Date of Award
Master of Science in Engineering
Mechanical and Aerospace Engineering
Dr. James W. Kamman
Dr. Rameshwar P. Sharma
Dr. Kapseong Ro
Masters Thesis-Campus Only
The increased popularity of hybrid electric vehicles has created a growing concern for the safety of blind and visually impaired pedestrians. Accident data published by the National Highway Traffic Safety Administration demonstrates a higher incident rate involving hybrid electrics vehicles compared to internal combustion engine vehicles during slow speed (15 kph or less) movement. The lower sound output of hybrid electric vehicles, compared to internal combustion engine vehicles, has been reported as the reason for the high incident rates. Previous studies have focused on the overall sound pressure level of vehicles related to the ability of blind pedestrians to safely cross streets. Under more controlled conditions and lower ambient sound pressure levels than was achievable in previous research, measurements were made comparing the detections of hybrid electric vehicles, internal combustion engine vehicles, and hybrid electric vehicles with added sounds. Vehicle detection tasks confirmed that when moving at slow speeds, a hybrid electric vehicle is detected, by blind pedestrians, at a closer distance and smaller safety margin when compared to traditional internal combustion vehicles. Adding additional sound to a hybrid electric vehicle resulted in detections made at a greater distance.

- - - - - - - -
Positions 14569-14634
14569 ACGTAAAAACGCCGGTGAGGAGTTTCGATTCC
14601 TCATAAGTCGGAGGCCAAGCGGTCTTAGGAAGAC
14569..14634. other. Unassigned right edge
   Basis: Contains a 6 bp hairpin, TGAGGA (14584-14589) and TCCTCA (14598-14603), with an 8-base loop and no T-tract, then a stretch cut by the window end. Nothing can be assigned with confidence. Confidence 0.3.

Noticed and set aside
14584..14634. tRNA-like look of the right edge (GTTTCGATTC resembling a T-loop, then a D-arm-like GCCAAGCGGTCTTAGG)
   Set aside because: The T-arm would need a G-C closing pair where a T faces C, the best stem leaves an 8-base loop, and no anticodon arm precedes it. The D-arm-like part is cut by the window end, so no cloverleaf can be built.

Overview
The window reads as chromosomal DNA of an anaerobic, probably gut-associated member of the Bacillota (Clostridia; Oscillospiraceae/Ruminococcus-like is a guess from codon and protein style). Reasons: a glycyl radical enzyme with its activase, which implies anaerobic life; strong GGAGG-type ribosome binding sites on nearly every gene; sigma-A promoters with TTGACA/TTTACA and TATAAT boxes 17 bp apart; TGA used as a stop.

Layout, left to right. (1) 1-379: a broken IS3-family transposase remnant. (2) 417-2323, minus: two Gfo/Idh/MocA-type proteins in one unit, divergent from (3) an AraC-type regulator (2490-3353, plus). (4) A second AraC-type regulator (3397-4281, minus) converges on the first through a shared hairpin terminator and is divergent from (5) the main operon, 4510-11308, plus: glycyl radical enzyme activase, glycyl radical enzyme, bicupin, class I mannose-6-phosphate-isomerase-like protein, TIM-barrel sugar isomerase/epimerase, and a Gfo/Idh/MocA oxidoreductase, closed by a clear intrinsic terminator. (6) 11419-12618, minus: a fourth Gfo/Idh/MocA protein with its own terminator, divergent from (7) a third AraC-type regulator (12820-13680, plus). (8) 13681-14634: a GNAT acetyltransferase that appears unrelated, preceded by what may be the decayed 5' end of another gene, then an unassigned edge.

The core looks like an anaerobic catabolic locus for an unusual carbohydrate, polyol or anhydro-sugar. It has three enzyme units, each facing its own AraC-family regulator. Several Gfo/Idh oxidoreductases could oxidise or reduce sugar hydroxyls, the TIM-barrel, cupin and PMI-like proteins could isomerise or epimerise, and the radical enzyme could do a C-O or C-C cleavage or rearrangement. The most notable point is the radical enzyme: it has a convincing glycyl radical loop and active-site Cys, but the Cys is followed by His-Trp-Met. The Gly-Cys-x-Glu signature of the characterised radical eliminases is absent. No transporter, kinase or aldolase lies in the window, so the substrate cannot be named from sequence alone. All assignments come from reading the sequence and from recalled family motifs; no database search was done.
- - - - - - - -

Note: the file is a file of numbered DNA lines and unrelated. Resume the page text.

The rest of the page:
Pliskow, "Detection of Hybrid and Quiet Vehicles by Blind and Visually Impaired Pedestrians" (2010). Master's Theses. 377.